Efficiency: more removal with less resource input
On efficiency, industrial carbon capture requires massive inputs of energy, chemicals, infrastructure and land area to operate at scales relevant to climate impact. Removing just 1 billion tons of CO2 (1 gigaton) would demand a quantity of energy rivaling the entire electricity supply of the United States.
In contrast, biological systems can remove equivalent amounts of CO2 with negligible energy input simply by utilizing sunlight and natural plant growth processes. Expanding biological storage through reforestation, regenerative agriculture, or ecosystem restoration requires far less land area than deploying mechanical carbon capture and storage at scale.
Nature-based CDR solutions are often readily available and low-cost, whereas industrial methods remain speculative and exorbitantly expensive, with estimates ranging from $500 to over $1,000 per ton of CO2 captured.
Carbon removal that heals the planet
The collateral impacts of biological CDR are overwhelmingly positive, while those of industrial technologies are predominantly negative. Mechanical carbon capture entails major risks like pipeline leaks, contaminated water supplies and induced seismic events. Chemicals used in the process pose dangers for surrounding communities and ecological systems.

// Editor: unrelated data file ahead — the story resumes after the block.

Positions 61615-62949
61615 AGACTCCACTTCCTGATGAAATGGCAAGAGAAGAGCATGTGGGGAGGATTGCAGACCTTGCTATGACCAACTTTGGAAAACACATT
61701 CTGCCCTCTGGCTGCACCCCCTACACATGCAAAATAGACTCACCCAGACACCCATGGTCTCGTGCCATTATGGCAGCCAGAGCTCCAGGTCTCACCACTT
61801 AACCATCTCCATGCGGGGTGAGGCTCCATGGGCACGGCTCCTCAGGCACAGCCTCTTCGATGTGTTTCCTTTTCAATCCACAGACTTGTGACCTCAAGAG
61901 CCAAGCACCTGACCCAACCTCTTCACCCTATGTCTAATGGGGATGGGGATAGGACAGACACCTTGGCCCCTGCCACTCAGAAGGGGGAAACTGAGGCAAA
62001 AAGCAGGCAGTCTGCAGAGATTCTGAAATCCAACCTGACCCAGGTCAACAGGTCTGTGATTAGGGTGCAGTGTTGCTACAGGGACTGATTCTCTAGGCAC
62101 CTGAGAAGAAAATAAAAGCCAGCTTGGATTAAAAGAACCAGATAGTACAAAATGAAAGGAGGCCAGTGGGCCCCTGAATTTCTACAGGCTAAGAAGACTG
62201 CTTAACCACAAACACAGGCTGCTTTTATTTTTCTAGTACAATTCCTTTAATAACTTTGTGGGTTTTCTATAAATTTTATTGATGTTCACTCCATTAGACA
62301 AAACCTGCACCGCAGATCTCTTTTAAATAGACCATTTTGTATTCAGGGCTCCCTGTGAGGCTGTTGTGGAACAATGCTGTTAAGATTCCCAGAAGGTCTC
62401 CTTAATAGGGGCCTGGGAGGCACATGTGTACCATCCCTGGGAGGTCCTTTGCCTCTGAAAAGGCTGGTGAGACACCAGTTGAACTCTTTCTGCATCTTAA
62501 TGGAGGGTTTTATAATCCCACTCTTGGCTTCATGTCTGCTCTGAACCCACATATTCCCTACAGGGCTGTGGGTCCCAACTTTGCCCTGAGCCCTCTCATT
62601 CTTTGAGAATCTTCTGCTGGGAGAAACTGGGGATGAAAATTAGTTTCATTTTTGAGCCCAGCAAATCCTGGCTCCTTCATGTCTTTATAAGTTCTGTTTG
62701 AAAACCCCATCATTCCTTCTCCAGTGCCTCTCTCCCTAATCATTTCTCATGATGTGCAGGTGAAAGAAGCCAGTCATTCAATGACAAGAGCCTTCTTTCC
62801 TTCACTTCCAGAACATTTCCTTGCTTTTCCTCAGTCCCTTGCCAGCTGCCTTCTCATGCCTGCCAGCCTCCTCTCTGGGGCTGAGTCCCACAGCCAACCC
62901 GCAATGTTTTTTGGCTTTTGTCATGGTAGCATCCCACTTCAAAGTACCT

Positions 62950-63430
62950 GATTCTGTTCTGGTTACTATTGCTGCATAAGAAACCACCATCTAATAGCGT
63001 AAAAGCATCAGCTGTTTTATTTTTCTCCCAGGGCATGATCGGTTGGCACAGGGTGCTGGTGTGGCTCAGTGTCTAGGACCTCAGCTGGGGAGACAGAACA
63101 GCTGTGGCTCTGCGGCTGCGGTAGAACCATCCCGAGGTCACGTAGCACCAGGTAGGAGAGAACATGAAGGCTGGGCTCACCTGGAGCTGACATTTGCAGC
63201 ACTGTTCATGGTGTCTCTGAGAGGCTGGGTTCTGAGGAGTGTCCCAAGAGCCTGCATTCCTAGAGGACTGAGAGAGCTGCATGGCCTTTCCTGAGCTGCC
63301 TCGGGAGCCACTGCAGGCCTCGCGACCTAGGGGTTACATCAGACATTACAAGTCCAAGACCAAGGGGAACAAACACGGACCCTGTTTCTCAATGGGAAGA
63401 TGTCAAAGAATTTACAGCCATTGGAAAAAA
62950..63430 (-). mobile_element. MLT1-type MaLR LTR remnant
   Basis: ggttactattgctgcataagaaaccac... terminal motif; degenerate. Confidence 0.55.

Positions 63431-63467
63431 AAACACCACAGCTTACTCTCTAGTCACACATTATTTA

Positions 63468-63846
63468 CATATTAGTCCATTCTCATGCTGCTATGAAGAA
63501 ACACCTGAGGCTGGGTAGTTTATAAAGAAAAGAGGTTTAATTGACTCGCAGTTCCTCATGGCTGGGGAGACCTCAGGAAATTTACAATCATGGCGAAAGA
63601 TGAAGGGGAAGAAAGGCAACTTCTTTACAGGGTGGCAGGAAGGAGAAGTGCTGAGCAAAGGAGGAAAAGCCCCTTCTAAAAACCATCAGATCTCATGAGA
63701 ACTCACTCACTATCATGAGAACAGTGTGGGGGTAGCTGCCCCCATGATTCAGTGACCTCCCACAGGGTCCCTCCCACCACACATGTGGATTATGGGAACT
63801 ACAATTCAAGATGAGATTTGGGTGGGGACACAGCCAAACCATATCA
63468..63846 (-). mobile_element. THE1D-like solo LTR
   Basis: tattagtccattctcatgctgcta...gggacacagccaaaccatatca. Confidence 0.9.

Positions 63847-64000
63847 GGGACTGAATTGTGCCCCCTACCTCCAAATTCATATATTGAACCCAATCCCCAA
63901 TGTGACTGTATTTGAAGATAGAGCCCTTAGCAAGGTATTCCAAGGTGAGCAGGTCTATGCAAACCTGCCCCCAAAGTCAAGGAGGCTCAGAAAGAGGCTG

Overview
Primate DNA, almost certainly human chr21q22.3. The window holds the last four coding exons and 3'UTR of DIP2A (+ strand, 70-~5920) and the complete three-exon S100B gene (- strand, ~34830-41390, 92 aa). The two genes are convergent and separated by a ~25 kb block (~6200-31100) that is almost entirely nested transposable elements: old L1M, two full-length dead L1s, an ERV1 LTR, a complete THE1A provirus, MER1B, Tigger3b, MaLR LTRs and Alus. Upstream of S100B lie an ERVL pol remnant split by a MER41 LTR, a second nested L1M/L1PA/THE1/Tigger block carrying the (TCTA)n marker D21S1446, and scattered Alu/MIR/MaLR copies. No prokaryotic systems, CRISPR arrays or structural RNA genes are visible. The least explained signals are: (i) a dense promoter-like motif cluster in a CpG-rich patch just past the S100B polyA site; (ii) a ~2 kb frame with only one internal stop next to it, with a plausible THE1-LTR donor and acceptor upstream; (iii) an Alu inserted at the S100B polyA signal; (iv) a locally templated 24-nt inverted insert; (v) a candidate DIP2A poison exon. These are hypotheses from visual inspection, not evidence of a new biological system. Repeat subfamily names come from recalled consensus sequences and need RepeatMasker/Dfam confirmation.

In contrast, improving natural carbon storage through land restoration enhances biodiversity, prevents flooding and fires, improves water and air quality, increases soil fertility and crop yields, and generates new green jobs. Africa's emerging regenerative agriculture sector demonstrates the potential for natural climate solutions to simultaneously sequester carbon while also boosting food security and rural livelihoods.
With care taken to respect indigenous rights and avoid monocultures, research suggests well-planned biological CDR can strengthen ecosystems and human wellbeing overall.
Shifting policy to support natural climate solutions
Findings on the biophysical performance of biological CDR methods point to a need to reform climate policies and public investments. Governments have funneled billions into unproven industrial technologies like direct air capture while providing little support for expanding natural carbon sinks.
Economic policymakers have wrongly approached climate change as a market design issue, rather than a biophysical problem of excessive CO2 in the global commons. Natural systems do not operate for profit. With better science-based policies that invest in what works, biological solutions offer a more efficient and sustainable path to drawing down atmospheric carbon.
Promising initiatives are emerging worldwide to scale up natural climate solutions, from regional carbon credit schemes to national ecosystem restoration commitments. However, realizing the full potential of biosphere carbon removal will require major public and private investments in regenerative agriculture, forest conservation, and coastal ecosystem protections across the planet.
With climate catastrophe fast approaching, restoring nature may offer our last best chance for a livable future. The research shows it can work. What is needed now is the global political will to prioritize natural systems. With sweeping policy shifts, the biosphere’s immense power of photosynthesis and carbon storage can yet pull humanity back from the brink.